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Edition 36

Contents
Some Provocations

Perspectives of identity in being Australian


THERE ARE, FOR many Australians, constant tugs of conscience about the fate of the Indigenous Peoples of Australia – the Aboriginal people of the mainland and the Torres Strait Islanders, who became Australians when Queensland annexed the islands between 1872 and 1879. The founding story of Australia is one of brutal dispossession and every Indigenous man, woman and child in Australia bears the trauma of that violence.

Acknowledging our inheritance should not engender a paralysing guilt, but rather a mature realisation of the moral obligations created by our past, which we won’t ever escape. This is the beginning of pride in belonging. Anthropologist Patrick Sullivan’s Belonging Together: dealing with politics of disenchantment in Australian Indigenous policy (Aboriginal Studies Press, 2011) argues that Australians should recognise their futures as inextricably bound with that of Indigenous Australians.

Sullivan contends that Australians limit their identity because they do not perceive Indigenous heritage as a factor in being Australian, or that Indigenous peoples are essential to the identity of other Australians. I believe we must revitalise our subjective understanding of being Australian. Non-Indigenous Australians must embrace an identity that is commensurate with living in an Indigenous land and Indigenous philosophy and spirituality should be a guiding theme in our identity.

 

I REACH OUT for a sense of belonging because I do not want to be forever an immigrant in Aboriginal land. My quest for identity began with reading the revised history of Australia which emerged in 1968, when the anthropologist WEH Stanner delivered the ABC Boyer Lecture series later published as After the Dreaming (ABC Books, 1969).

In the second lecture, The Great Australian Silence, Stanner rebuked Australian historians for eulogising European achievement in a hostile environment and leaving the massacre, dispossession and tenacious resistance of Indigenous peoples out of the story. It was an expression of the racism of the time that Aborigines were considered as being of anthropological rather than historical interest.

Henry Reynolds, former professor of Australian History at James Cook University and noted writer on the Indigenous experience, was profoundly influenced by Stanner’s writing, and consequently began to investigate the record of relations between Aborigines and Europeans since 1788, documenting his research in Why Weren’t We Told (Viking, 1999).

The revision of Australian history had an important influence on Australian society – enough to inspire the legal profession and make the Mabo decision possible. The revised history represents colonisation as invasion, frontier conflict as war, the Indigenous response as resistance, dispossession as greed and the lack of moral restraint as racism. I believe that it is only in redress of the wrongs of the past that we can go forward into a future beyond the debilitating shadow of our history.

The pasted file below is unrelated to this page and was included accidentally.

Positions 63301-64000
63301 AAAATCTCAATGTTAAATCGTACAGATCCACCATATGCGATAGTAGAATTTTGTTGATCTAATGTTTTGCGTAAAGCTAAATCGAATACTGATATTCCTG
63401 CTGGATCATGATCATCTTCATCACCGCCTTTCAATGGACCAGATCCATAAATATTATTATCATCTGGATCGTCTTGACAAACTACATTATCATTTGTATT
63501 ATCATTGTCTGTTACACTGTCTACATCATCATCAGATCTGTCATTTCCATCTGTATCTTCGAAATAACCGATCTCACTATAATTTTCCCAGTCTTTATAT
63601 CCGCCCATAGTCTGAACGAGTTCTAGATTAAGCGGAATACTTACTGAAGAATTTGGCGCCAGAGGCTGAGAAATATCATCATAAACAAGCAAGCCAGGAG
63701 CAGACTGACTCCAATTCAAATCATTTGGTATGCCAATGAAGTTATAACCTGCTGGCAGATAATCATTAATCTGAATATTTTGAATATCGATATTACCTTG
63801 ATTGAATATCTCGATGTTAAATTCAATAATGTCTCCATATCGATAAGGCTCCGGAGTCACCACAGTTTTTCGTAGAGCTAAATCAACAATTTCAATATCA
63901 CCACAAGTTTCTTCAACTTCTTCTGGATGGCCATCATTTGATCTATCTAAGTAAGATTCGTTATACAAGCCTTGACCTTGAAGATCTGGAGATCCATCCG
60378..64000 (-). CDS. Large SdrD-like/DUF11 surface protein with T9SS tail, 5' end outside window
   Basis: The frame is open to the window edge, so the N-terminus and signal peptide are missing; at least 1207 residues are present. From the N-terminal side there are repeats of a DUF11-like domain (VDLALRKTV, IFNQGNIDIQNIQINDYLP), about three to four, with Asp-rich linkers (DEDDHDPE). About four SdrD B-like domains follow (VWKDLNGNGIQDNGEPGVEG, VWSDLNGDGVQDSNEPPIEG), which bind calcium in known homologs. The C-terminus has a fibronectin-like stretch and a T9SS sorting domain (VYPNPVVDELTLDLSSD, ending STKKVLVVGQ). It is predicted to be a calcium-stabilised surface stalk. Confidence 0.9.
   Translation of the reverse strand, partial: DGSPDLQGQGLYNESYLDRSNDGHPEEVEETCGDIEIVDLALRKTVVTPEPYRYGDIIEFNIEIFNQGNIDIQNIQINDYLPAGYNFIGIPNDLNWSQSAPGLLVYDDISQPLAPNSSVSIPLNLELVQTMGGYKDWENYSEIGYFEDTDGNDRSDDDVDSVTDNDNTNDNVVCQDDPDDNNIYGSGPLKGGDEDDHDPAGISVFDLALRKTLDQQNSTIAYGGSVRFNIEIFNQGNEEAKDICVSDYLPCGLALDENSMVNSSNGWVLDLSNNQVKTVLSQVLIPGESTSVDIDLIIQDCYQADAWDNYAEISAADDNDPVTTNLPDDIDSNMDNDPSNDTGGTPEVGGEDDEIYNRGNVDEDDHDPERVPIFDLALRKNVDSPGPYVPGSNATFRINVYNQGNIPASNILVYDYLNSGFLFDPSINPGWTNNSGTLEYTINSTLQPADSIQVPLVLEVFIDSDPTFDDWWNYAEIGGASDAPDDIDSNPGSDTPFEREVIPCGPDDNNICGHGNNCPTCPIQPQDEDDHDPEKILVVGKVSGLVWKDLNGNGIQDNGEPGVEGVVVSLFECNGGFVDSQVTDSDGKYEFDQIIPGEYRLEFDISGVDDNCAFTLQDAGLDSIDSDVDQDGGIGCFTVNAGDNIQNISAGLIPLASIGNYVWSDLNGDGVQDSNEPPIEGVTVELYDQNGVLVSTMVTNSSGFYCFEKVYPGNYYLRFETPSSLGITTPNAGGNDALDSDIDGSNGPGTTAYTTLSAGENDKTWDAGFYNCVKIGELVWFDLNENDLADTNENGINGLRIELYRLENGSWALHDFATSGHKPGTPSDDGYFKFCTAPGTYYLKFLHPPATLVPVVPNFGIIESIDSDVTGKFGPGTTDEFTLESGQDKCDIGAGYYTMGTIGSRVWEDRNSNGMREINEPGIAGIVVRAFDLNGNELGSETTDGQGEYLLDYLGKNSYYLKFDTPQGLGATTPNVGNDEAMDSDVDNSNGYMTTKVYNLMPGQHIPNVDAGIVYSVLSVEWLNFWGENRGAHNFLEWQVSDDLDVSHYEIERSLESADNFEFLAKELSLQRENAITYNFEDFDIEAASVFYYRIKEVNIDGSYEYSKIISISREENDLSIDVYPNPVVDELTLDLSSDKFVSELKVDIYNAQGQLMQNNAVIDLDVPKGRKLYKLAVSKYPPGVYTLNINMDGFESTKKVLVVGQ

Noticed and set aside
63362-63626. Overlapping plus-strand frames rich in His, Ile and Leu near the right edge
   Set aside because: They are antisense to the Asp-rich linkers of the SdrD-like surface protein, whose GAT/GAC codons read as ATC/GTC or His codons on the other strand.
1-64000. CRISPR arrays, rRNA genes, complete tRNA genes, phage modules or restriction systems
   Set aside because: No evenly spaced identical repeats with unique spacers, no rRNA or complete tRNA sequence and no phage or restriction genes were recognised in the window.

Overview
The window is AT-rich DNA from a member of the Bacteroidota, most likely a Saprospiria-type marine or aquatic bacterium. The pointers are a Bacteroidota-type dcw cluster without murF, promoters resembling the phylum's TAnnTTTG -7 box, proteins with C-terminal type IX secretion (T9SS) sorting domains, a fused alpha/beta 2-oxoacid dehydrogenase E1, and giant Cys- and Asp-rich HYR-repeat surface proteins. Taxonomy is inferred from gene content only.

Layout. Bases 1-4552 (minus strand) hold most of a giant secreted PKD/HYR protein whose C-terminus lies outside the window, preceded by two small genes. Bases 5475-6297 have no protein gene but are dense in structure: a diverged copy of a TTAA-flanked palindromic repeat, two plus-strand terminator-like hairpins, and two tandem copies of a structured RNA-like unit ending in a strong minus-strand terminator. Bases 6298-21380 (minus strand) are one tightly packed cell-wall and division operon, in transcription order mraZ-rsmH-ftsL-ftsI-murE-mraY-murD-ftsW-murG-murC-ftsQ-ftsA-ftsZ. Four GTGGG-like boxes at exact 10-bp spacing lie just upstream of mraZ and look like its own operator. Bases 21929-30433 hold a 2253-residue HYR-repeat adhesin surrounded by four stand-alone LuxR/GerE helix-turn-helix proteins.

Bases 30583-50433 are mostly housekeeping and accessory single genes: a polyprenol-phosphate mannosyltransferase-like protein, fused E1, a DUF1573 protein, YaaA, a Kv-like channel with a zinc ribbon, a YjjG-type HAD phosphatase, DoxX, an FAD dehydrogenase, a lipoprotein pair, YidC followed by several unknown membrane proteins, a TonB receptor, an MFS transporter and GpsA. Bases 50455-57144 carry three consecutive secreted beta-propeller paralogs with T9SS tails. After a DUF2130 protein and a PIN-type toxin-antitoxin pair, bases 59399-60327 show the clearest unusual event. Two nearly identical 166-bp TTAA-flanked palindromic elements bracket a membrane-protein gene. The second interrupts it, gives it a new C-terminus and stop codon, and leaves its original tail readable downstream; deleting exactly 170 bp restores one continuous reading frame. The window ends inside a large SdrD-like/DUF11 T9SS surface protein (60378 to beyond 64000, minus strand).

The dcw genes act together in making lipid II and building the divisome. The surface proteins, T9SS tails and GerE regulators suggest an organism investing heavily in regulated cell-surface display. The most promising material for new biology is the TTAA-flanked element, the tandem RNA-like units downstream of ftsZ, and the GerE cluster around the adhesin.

One of the great pursuits of my life has been learning how I might generate a sense of belonging to this country. Travelling around outback Australia including Cape York Peninsula has been part of my quest. However, my most beneficial endeavour has been to read stories like Deborah Rose and the Mak Mak People’s Country of the Heart: an Indigenous Australian Homeland (Aboriginal Studies Press, 2011) set in the Northern Territory. There is a constant stream of books of this kind. They are a rewarding way of finding out how Indigenous people relate to country. Caring for country in the indigenous sense is holistic and addresses the needs of ecosystems.

 

IN THE MABO decision of 1992, the High Court of Australia ruled that at the time of the British invasion in 1788, Indigenous peoples owned the Australian continent and they were entitled to have their right of ownership protected under British law. As of 30 June 2011, successful determinations of native title cover 1,228,373 square kilometres, or 16 percent of Australia. This is in spite of the fact that until recent years, federal and state governments have been native title’s most determined opponents.

The Mabo decision was a major fillip to non-Aboriginal Australians whose identity is bound up with acknowledgement of Indigenous rights. However, it soon became evident that Australian governments, both state and federal, were not whole-hearted in their approach to native title. The Noongar case that began in October 2005 is a prime example of their attitude. Noongar country covers the southwest corner of Western Australia – it stretches from below Geraldton to the south-coast west of Esperance and includes the Perth Metropolitan Area.

In September 2003, the South West Aboriginal Land and Sea Council (SWALSC) lodged a native title claim on behalf of 218 family groups of Noongar people over this area with the Federal Court of Australia (FCA). The WA Government and the Commonwealth were the primary respondents but sixty-six other groups were listed as parties including utilities like Telstra and local government bodies.

SWALSC commissioned two historians, John Host and Chris Owen, to write an account of the claim that was published as ‘It’s still in my heart, this is my country’: The Single Noongar Claim History (UWA Publishing, 2009). The FCA split the Noongar claim into two parts: Part A concerned native title rights over Perth, and Part B, which covered the remainder, was set aside by the court for a separate proceeding.